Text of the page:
Penelope Uribe-Abee

Sopa de Fideo,
The Kid, and Modern Times

Hi Penelope, thank you for contributing to this column devoted to dinner and a movie, where the idea is to recommend a movie and pair it with a recipe. You're active in organizing for food justice in Los Angeles and a year ago, in the midst of the pandemic, you started People's Pantry LA, which is based in El Sereno. Can you tell us about this project? What motivated you to begin People's Pantry LA and how would you describe what you do?

Hi!! Thanks for having me this time around. I started the pantry out of boredom — I usually teach kids art in the summer, but all of that was cancelled, so I wasn’t working. I was volunteering for another food distribution initiative in Ktown and was really amazed and intrigued by the amount of food that would come in each week. I began helping with picking up food, which taught me more about how the food recovery world operates in LA. What was also becoming more apparent to me was how much a free bag of food a week impacted people’s lives, especially in the pandemic, when people were out of work, supermarkets became epicenters of contagion, and food systems were shocked. So all that led me to create a hub of food access in El Sereno, down the street from my parent’s house. We started as a pop up in a furniture store parking lot at the height of the pandemic last summer and fall. For each distribution we would pass out 80-100 bags of food to families, seniors, and individuals who would line up on Alhambra Ave. As the virus raged on it became really apparent that we needed to move the food storage area out of my mom’s garage and into a storefront, so we started renting a space in the neighborhood and we now distribute food out of it every other week. I think it’s better this way. Folks get to “shop” like they would at a small corner store, except there’s no cost — and the food is fresh and of quality.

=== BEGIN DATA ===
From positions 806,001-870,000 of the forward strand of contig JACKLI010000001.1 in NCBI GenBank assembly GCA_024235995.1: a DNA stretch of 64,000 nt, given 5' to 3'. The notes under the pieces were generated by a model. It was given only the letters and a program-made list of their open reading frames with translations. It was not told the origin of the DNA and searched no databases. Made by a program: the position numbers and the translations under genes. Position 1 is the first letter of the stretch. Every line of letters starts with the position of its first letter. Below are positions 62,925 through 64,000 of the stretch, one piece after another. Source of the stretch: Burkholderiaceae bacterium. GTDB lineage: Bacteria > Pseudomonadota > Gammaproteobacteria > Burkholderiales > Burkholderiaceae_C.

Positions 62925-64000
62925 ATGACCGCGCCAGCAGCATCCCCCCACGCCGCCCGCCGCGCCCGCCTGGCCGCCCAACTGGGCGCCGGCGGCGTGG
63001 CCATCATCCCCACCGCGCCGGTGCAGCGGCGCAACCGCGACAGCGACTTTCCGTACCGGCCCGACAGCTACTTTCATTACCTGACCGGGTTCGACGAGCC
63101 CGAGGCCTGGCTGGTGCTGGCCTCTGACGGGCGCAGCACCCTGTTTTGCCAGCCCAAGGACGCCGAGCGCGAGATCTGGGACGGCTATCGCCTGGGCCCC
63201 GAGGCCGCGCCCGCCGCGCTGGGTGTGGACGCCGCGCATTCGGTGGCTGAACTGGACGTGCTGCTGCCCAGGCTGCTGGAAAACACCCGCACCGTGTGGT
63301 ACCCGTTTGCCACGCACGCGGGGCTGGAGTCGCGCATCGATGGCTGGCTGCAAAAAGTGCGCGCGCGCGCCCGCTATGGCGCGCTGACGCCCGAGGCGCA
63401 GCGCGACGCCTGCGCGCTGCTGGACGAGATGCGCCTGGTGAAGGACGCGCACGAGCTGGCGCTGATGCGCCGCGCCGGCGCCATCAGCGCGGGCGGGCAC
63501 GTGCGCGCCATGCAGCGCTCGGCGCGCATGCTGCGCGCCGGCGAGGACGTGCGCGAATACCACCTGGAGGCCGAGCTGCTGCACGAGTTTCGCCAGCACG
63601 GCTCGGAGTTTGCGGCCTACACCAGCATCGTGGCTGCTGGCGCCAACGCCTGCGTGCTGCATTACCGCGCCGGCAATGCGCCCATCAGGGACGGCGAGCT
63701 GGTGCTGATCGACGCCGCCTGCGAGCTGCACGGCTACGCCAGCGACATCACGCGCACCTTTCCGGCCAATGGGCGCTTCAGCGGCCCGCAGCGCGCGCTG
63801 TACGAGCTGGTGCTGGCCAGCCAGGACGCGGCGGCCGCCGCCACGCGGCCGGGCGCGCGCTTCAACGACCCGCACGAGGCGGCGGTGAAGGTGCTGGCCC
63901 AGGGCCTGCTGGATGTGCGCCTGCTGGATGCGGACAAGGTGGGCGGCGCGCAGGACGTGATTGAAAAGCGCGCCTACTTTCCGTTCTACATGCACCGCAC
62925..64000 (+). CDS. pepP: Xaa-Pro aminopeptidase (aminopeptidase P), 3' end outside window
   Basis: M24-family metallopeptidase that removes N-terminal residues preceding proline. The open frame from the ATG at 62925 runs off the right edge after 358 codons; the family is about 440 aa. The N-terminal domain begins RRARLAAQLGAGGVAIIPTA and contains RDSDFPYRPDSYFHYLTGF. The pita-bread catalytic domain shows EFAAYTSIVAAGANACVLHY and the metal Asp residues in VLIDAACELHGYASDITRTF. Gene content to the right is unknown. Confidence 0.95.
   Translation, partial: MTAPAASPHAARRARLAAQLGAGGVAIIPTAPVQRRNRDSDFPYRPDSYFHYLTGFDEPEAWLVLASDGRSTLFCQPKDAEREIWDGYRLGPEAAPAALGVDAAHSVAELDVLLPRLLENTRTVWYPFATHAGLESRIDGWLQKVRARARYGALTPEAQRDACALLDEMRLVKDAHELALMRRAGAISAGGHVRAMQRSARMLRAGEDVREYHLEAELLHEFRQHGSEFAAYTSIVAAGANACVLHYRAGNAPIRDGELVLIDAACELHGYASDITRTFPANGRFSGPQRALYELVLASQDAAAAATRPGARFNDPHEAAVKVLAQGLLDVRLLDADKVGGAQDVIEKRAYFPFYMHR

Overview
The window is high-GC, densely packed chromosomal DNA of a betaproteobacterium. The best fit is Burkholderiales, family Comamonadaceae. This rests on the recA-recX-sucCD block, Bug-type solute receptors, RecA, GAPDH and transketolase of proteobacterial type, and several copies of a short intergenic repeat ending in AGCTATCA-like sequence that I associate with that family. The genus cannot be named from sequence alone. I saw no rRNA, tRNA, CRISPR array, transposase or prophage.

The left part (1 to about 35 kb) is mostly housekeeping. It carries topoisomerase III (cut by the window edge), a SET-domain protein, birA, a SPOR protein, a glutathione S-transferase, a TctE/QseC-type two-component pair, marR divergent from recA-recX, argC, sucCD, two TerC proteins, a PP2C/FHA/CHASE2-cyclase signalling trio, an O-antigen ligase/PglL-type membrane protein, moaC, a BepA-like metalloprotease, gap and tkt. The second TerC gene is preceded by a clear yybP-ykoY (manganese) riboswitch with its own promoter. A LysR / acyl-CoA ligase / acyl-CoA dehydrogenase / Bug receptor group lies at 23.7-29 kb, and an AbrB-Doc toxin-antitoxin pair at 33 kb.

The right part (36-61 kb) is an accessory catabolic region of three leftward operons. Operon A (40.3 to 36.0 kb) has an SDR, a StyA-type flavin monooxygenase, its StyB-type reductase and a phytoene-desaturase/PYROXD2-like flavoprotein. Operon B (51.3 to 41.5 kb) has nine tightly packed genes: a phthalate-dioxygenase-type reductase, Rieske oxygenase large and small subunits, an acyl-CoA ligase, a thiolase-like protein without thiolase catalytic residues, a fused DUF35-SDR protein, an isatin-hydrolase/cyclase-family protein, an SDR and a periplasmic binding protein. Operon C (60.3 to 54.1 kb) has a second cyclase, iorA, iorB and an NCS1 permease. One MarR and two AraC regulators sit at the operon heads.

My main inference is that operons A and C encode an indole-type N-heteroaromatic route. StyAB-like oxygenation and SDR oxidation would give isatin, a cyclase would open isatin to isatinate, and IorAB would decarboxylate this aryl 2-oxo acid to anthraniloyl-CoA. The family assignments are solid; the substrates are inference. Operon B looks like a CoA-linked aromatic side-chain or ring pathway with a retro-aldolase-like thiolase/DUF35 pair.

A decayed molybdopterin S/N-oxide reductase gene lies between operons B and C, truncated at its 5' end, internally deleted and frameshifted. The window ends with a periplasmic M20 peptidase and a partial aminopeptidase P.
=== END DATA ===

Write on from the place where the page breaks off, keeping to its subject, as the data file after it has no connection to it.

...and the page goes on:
We’re excited you’re recommending movies by Charlie Chaplin! Why did you pick these movies?

Because Charlie Chaplin is absolutely a genius. He's known as one of the arbiters of modern cinema, and it's not like I'm making a revolutionary statement here. I used to show The Kid to my ESL students when I was teaching middle school art class. Every year I put it on, I'd get the same results — students absolutely glued to the screen, speaking out each title card as it came up. The intertitles are in English, but Chaplin’s language is universal — and remains so.

Modern Times (Charles Chaplin, 1936)

I’m recommending Modern Times because the intersections between class and food are super prevalent in this film, and I really didn't realize it until I rewatched it recently. In the factory scene where Chaplin is forced to use the feeding machine, ideas around the “lunch break” and the boundary between eating and laboring are key. Eating and nourishment have always been compromised by systems of labor and the work day. The later scenes of the Tramp sharing a meal with the film’s heroine also speak to the fact that food insecurity has existed long before this moment, and that working class people have always been hungry, despite having jobs.

So if you were having a friend over to watch these movies and wanted to share a meal, what would you make?

I would make a comfort meal that's super cheap and is usually what I make when I'm at the end of my paycheck but have to feed myself. I typically make Sopa de Fideo and a quesadilla when this time rolls around. It's a homey soup that's ubiquitous throughout Mexican culture and everyone probably makes it their own way — it could be as simple or as rich as you want it to be, but it always has noodles/pasta, tomato sauce/tomatoes, and chicken bullion or broth. Fideo reminds everyone of home, it's the meal your mom makes when she's tired of feeding your ass — it always hits the spot.

Sopa de Fideo

1 pack of fideo noodles, shells, little stars, or the ABC pastas (if you know you know)

1 can of tomato sauce

4-6 cups of water + bouillon (or stock)

1 zucchini or chayote squash

Some frozen corn

1 garlic clove

dash of cumin


For garnish:
sour cream

First you toast the pastas in olive oil, once they get a little toasty and brown, add some cumin, pour in the can of tomato sauce, then pour in like 6 cups of water, or four — it really depends on how soupy you want this to be... jesus all the Mexicans who will read this will probably laugh at me trying to describe making this staple, which is the most basic and easiest meals to make.

Anyhow, add some chicken or veggie bouillon in with the water (if you're a real one you'll have Knorr bouillon which is actually like the worst for you but so yummy). I also put in a clove of garlic at this point. Bring to a boil.

Wait a few moments and then toss in any veggies you wanna integrate. I like to put SOME nutrition into this, so chop up some squash and get some frozen corn and put her in there and bring to a simmer until the pasta is cooked.

Garnish with lime, hot sauce, cilantro and if you're feeling rich, some sour cream or avocado. If I'm really hungry I'll make a quesadilla out of one tortilla folded over with some cheese inside and heated up on cast iron. I would make a big pot of this for everyone who comes over.